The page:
Export opportunities in a protectionist world

Foreign Affairs Minister Chrystia Freeland says Canada’s strategy is to build alliances with like-minded countries that support rules-based free trade

Foreign Affairs Minister Chrystia Freeland told the Canadian Crops Convention March 6 in Montreal that while the world is the most protectionist since the 1930s there are still trade export opportunities for Canadian farmers.

This is probably the most protectionist time since the Great Depression of the 1930s.

However, there are still opportunities for Canadian farmers to expand exports, says Canadian Foreigns Affairs Minister Chrystia Freeland.

There are emerging markets in Africa and Asia where millions climbing out of poverty are willing to spend more on food, Freeland told the inaugural Canadian Crops Convention here March 6.

“That is a need that we are extremely well positioned to meet,” said Freeland, who was raised on an Alberta farm. “There’s not that much great agricultural land in the world. We need to appreciate… we can be part of that wonderful story by providing them some fantastic food.”

Support for free trade has waned in much of the world, but Canadians realize we are too small to rely on selling just to ourselves, Freeland said.

Both the Comprehensive and Progressive Agreement for Trans-Pacific Partnership (CPTPP) involving 11 Pacific Rim countries, including Canada, and the Comprehensive Economic Trade Agreement with European Union, have been implemented.

“Those are real export opportunities for us,” Freeland said. “I would just encourage all of you to get out there and export.”

Trade irritants

Cereals Canada president Cam Dahl noted trade irritants such as Italy’s restrictions on durum wheat imports.

“I think we do need to be realistic and appreciate that it is really a protectionist world out there,” Freeland said in response.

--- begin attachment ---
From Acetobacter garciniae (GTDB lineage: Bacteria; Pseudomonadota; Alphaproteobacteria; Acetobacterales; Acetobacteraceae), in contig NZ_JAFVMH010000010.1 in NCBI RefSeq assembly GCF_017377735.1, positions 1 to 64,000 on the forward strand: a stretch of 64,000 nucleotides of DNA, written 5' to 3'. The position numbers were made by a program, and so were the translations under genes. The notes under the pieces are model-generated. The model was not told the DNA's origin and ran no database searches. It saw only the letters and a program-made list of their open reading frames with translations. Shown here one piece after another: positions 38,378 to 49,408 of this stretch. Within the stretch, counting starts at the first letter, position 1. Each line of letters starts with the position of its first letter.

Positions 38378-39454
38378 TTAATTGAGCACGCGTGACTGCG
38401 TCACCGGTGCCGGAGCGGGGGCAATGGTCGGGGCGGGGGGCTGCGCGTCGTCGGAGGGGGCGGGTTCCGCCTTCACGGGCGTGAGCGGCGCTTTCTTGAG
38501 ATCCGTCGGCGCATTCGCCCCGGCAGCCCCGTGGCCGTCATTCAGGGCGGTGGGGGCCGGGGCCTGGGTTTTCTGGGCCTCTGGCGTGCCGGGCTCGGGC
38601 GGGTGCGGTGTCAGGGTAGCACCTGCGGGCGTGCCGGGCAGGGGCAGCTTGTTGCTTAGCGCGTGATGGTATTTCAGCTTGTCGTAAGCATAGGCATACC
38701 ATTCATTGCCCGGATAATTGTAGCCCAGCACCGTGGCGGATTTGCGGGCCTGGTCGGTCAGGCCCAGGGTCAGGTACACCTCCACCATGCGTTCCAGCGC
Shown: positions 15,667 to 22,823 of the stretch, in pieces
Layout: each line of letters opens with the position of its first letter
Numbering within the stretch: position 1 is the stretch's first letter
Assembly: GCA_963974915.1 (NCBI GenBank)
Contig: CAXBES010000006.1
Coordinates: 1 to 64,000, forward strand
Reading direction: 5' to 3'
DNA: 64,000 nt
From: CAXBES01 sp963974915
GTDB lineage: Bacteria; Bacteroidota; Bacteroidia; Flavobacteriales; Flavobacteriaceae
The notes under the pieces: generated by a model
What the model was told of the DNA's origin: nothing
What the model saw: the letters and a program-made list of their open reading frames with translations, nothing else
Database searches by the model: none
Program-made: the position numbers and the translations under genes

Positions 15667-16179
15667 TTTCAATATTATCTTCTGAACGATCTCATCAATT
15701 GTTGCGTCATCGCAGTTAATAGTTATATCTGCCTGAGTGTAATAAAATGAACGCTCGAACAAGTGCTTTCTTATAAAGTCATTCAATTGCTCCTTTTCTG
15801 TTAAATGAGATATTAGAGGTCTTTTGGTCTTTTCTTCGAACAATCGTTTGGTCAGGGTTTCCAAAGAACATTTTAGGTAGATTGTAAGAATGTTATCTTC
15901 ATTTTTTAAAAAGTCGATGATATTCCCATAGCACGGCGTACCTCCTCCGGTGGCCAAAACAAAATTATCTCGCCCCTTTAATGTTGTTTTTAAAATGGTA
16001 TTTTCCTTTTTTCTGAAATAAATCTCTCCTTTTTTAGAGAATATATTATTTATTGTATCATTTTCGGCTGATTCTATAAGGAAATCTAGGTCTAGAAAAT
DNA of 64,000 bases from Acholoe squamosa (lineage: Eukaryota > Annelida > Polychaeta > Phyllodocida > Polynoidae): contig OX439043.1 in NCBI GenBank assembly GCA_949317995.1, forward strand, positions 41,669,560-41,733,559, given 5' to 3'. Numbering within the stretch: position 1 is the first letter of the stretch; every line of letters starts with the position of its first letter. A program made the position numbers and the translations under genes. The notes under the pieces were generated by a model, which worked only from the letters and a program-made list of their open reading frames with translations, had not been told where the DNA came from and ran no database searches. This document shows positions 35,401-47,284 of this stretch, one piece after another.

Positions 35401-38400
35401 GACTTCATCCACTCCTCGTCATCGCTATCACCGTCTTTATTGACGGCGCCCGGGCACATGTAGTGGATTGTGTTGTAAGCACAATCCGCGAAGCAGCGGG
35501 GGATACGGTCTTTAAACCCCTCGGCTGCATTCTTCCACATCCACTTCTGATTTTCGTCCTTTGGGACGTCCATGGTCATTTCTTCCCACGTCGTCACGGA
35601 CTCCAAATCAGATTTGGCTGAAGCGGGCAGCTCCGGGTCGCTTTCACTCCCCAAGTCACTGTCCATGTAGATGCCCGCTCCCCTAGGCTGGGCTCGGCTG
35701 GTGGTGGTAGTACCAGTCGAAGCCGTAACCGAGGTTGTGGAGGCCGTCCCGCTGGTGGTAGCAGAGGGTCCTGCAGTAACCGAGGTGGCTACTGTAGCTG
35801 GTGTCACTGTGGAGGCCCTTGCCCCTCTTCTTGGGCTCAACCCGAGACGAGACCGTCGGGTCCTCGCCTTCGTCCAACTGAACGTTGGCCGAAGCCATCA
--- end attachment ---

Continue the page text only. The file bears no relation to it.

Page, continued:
“I predict there will be more such irritants in places where we never even thought of and we just have to keep on working at it.”

Freeland also said the Canadian government is working with Canada’s canola industry to restore Richardson International’s canola exports to China.

The NAFTA negotiations also underscored the importance of Canada developing new markets, she added.

“Diversification is always going to be our friend.”

When farmer Gerry Hertz of SaskCanola asked how to counter claims Canadian food is unsafe because it’s derived through modern techniques, Freeland replied: “I think we need to work together to assure the people of the truth, which is our collective approach is incredibly safe, incredibly science based and the core objective always is to grow healthy food to feed people.”

However, Freeland added, ultimately farmers need to meet consumer preferences.

“We might not agree with all those preferences, but there are going to be economic opportunities for us,” she said. “We’re not going to be able to change the preferences of all the consumers in the world.”

About the author


Allan Dawson

Allan Dawson is a reporter with the Manitoba Co-operator based near Miami, Man. Covering agriculture since 1980, Dawson has spent most of his career with the Co-operator except for several years with Farmers’ Independent Weekly and before that a Morden-Winkler area radio station.



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